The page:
I wasn't aware that there was any ambiguity since the IRS explicity exempted plans if the assets did not exceed 100k. The only rationale for filing a 5500-ez was to start the s/l for UBIT taxes due if a sked p was included. No ubit, no need to file 5500.
I don't think that was the real reason for filing. (Mind you, we never recommended that EZ eligible clients file when it wasn't required.) But the REAL reason that some practitioners advised filing in this circumstance is that by filing a Schedule P, a 3-year S/L applies to the income on an exempt trust. This would be all trust income, not just UBTI. If the IRS were to disqualify a plan retroactively, the 3 year S/L could be a big deal.
Since the IRS had, in Announcement 80-45, stated that a Schedule P could only be filed as an attachment to a 5500 form, some practitioners had their clients file a 5500EZ even when not required just to add an extra layer of protection in the event of plan disqualification.
But the REAL reason that some practitioners advised filing in this circumstance is that by filing a Schedule P, a 3-year S/L applies to the income on an exempt trust. This would be all trust income, not just UBTI. If the IRS were to disqualify a plan retroactively, the 3 year S/L could be a big deal.
So it would be useful to file, to protect the interest and realized capital gains incurred in the year, in case of later retroactive disqualification?
Also, is there any statue of limitations for operational problems (e.g. amount of contribution, timing of contributions)? In the case I have in mind it's a 1-person plan from Fidelity with a "canned" document which I assume has no problems as Fidelity presumably had good lawyers if the plan be used by 1000's of self-employed; and I'm not aware of any failures, but could it be that... The IRS comes along in 2027, determines that contributions in 2007 were made too early (like before salary was paid or work perfomed)/too late (just as example), or something was not in accordance with the +-30page fineprint plan document, disqualifies plan or the contributions in question, penalties, back taxes, 6-8% interest p.a., could easily be a multiple of plan assets. Would kinda defeat the purpose of a retirement plan. Is there any risk limitation in case you overlooked a regulation?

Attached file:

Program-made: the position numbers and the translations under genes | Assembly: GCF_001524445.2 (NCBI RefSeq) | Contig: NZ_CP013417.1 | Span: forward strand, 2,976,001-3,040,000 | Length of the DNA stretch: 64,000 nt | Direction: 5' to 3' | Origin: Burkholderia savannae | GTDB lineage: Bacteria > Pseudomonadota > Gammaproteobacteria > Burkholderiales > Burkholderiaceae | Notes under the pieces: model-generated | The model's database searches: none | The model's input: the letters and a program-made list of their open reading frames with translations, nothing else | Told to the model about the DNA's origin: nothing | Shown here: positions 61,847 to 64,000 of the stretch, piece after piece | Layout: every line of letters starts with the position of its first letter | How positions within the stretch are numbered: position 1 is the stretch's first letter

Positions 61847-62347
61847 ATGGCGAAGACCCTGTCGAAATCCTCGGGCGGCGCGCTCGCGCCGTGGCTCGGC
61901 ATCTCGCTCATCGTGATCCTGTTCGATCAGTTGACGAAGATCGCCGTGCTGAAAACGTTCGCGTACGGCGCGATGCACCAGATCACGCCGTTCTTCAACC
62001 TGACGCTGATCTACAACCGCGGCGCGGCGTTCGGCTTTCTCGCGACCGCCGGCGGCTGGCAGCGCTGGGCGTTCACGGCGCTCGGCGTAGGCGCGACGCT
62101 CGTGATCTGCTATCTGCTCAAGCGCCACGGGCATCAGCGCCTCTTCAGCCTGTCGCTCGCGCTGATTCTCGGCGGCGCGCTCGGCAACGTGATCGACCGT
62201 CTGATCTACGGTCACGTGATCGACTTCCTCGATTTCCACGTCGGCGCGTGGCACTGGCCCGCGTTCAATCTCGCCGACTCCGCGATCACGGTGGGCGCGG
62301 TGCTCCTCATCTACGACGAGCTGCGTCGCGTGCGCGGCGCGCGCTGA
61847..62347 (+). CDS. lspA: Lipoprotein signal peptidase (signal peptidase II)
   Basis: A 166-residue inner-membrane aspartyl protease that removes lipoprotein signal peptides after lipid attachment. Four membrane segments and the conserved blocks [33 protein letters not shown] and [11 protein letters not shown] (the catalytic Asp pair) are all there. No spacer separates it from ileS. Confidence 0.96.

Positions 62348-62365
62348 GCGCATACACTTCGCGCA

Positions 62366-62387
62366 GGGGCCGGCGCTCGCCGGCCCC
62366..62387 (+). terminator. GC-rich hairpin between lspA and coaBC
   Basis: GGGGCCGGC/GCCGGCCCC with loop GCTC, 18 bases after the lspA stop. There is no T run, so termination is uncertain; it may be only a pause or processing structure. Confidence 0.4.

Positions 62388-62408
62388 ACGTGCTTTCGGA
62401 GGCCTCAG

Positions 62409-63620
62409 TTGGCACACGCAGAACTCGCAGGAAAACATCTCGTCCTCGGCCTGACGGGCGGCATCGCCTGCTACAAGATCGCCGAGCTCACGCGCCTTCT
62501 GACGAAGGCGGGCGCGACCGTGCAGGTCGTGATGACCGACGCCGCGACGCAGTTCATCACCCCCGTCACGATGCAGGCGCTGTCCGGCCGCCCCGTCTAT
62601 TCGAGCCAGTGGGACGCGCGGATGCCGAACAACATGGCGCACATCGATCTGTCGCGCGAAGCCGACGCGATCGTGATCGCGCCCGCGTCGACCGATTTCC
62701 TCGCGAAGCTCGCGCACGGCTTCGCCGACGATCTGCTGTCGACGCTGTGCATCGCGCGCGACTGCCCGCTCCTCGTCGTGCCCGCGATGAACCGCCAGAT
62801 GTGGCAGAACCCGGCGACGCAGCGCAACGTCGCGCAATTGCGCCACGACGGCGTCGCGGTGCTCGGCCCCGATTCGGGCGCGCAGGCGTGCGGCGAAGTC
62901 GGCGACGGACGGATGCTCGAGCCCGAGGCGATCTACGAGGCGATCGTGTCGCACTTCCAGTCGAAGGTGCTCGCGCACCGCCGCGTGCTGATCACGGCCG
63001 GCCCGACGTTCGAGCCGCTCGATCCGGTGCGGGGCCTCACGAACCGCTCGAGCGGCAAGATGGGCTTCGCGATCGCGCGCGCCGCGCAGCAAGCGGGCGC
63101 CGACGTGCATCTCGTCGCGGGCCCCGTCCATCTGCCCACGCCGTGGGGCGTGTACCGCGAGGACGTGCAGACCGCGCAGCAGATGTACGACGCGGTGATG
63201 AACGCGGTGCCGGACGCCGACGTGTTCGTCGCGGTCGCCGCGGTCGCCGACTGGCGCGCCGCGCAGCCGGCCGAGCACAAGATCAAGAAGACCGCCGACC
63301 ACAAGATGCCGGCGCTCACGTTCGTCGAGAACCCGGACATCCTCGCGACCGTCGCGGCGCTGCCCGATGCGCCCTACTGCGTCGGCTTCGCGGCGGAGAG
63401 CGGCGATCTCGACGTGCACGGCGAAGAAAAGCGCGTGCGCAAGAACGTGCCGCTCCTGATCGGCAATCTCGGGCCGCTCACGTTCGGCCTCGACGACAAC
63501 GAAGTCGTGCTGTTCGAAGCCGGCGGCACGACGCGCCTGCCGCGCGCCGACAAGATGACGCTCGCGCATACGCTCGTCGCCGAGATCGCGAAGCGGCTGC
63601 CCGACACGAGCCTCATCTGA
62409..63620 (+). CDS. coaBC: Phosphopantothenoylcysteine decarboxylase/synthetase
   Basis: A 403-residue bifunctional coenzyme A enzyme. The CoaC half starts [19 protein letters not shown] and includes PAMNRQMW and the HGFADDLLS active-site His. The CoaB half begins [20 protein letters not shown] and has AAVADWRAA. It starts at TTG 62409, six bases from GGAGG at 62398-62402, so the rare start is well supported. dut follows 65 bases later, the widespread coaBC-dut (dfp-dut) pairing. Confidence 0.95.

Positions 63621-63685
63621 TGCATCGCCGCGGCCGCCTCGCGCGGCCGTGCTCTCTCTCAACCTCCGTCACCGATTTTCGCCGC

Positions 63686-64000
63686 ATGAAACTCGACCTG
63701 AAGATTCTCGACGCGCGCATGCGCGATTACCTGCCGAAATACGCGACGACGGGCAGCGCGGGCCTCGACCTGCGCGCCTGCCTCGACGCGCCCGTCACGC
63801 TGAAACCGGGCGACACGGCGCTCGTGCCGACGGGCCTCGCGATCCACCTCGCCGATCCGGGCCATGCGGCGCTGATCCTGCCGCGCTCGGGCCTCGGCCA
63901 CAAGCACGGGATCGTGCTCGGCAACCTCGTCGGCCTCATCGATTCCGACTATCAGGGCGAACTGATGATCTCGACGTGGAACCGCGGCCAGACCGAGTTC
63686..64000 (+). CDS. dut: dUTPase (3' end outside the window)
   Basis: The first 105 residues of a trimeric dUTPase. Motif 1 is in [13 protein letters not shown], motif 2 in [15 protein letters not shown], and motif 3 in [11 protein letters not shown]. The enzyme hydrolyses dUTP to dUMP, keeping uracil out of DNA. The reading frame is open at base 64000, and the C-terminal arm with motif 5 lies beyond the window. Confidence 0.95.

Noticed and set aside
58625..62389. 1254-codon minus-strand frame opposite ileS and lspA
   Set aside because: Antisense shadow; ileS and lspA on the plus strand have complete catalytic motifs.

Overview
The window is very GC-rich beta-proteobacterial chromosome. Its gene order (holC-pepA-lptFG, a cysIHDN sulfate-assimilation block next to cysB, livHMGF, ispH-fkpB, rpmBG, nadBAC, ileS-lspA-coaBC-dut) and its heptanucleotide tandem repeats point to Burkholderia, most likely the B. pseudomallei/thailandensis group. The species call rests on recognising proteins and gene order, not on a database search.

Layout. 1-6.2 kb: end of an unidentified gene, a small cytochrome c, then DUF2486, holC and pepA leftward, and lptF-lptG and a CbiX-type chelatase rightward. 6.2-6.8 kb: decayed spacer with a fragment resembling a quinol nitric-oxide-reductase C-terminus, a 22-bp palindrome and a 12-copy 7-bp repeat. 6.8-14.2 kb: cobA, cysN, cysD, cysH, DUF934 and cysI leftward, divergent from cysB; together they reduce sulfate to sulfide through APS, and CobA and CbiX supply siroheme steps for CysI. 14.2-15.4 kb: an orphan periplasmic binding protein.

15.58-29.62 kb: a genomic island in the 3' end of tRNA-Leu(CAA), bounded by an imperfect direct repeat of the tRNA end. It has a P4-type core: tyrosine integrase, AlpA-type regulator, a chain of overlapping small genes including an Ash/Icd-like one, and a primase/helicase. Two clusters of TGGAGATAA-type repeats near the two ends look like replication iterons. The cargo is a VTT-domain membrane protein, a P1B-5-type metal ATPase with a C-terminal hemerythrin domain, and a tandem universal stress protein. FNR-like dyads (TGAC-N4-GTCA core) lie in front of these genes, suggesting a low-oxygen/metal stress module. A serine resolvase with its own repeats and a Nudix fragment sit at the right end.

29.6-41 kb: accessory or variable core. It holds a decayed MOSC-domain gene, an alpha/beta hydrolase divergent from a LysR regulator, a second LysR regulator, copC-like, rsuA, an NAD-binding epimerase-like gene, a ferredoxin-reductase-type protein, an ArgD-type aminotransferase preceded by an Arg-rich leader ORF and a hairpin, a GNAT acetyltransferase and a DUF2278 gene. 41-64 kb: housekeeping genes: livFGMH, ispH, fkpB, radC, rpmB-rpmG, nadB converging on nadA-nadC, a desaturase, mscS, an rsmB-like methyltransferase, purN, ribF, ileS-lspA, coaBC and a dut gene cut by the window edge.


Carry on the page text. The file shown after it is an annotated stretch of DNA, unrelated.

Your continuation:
Edited by helpmewithtaxes, 31 July 2007 - 10:28 PM.
I contacted one of the authors of IRS Notice 2007-63, and asked this question. The individual was not sure of the answer, and is going to check and get back to me - was also quite honest in acknowledging that this issue has been floating around for a long time, and that they (IRS) may not have an answer.
Isnt this covered by the general s/l under the tax law which prevent collection of taxes more than 3 yrs after income is paid or made available (6 yrs when the amount of income omitted from a tax return exceeds 25% of AGI). Under the constructive receipt rules if a disqualfiying event occurs in 2007 the s/l for collection of taxes for taxable income would expire in 2013 (assuming the plan sponsor and participants file a tax return). Also a plan can requalify for a subsequent yr after disqualfication occurs by correcting the defect. Why anyone would keep records of the date contributions were made for 20 yrs is beyond me since ERISA requires plan administrators to keep participant records for a maximum of 6 yrs. The bigger problem is that the plan sponsor must keep records of each document and all determination letters indefinitely to prove qualified status.